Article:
How Welcoming Refugees Saved My Dying Church

Author Michael Spurlock (Courtesy of the author)

And if a stranger sojourn with thee in your land, ye shall not vex him. But the stranger that dwelleth with you shall be unto you as one born among you, and thou shalt love him as thyself.” Leviticus 19.33-34

Think about how it would feel if you had to leave your home, right now, quickly, without much of a plan because delay might mean death. Now, go! Where will you go?

Your friends and neighbors have to leave their homes too, so you can’t just sleep on their floor or their couch until the crisis blows over. All of you have to go. And take with you only what you can stuff into a bag, and carry in your hand or on your back.

Of all your things to take, which are most important? Clothes? Food? Money? You face hard choices. But the hardest is where to go. Who will have you? A nearby village, state or country?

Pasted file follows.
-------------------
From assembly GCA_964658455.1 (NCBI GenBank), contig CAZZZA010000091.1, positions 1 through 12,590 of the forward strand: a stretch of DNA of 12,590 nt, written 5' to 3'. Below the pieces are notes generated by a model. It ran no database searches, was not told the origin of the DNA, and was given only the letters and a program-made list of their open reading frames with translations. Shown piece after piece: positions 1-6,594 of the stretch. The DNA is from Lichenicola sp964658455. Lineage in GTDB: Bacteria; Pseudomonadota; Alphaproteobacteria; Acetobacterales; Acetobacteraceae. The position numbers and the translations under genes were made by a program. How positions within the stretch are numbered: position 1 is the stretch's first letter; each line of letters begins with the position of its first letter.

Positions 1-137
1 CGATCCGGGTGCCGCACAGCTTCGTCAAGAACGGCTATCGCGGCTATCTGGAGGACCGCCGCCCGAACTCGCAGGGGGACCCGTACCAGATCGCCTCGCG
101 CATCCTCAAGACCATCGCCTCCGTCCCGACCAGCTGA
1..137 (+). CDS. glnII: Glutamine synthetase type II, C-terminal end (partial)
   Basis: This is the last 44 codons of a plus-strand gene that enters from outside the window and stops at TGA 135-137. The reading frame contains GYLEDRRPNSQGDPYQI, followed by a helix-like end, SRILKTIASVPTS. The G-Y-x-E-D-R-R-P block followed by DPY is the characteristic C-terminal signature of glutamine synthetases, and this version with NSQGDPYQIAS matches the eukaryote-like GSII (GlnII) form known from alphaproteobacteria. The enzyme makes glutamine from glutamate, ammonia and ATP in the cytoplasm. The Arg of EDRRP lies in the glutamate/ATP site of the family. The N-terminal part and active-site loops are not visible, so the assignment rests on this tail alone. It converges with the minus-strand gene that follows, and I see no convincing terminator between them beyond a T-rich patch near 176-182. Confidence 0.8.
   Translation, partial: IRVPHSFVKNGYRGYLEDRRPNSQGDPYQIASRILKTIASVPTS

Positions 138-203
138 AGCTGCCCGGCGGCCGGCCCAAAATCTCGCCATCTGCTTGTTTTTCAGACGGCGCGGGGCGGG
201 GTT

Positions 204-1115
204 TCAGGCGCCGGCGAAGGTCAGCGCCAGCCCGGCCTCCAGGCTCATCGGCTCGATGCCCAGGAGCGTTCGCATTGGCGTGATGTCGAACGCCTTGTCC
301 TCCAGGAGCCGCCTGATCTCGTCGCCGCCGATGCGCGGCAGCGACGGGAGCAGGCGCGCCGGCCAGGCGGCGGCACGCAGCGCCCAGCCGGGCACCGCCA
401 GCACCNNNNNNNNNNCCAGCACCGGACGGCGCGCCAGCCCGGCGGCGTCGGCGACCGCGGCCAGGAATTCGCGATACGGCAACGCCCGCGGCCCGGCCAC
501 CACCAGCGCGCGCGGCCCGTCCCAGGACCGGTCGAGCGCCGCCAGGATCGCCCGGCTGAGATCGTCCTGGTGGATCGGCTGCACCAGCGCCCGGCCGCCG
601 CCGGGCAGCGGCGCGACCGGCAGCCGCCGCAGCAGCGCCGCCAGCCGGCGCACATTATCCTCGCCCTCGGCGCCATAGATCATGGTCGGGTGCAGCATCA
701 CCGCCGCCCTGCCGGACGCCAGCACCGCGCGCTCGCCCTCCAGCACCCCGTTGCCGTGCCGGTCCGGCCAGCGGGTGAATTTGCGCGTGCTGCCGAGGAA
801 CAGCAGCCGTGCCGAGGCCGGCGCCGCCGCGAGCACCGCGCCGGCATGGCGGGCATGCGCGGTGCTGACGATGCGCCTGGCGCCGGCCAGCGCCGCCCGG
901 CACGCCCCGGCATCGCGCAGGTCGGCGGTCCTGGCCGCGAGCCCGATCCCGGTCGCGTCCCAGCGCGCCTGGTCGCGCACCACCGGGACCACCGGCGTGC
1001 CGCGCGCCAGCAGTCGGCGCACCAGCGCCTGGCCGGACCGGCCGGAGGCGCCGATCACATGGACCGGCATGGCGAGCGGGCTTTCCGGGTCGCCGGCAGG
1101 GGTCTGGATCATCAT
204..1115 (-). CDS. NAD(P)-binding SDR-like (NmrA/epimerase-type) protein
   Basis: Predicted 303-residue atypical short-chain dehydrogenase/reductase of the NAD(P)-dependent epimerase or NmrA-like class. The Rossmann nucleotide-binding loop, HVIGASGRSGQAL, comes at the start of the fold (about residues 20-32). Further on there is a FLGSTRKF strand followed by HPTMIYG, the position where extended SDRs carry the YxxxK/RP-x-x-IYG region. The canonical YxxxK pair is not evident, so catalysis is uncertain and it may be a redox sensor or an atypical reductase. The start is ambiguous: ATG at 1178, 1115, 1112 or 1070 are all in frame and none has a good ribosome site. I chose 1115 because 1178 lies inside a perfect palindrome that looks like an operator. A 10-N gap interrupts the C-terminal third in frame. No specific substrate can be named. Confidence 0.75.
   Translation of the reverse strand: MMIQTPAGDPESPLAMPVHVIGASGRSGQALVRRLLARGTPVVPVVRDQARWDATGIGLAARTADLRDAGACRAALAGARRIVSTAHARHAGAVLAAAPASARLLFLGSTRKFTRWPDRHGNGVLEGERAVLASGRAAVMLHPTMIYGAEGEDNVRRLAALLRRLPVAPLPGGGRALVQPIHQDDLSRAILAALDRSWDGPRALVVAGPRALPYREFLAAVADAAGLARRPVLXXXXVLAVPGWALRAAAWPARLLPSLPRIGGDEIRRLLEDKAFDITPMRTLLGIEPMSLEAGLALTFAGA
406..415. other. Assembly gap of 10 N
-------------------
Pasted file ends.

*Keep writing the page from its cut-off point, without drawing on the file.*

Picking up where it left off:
It seems like nobody wants people in your situation anymore. Self-preservation dictates many communities can’t welcome you because you pose a threat to their comfort, security, livelihood, the character of their neighborhoods, churches, schools, places of work.

I am a parish priest, and I don’t pretend to understand refugee policies or legislation on national, state or even on local levels. But I do know what refugees are.

First, they are human beings; human beings forced to leave their nations, their homes, because of natural disaster, war, or persecution.

It is probably the case that most refugees don’t want to leave, but to stay places them in mortal danger. They flee to be safe and to protect their families. Their greatest difficulty is not leaving their homes, as painful as that may be. Their greatest difficulty is finding a place to go. Who will have them?

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SOURCE: FOX News
Michael Spurlock

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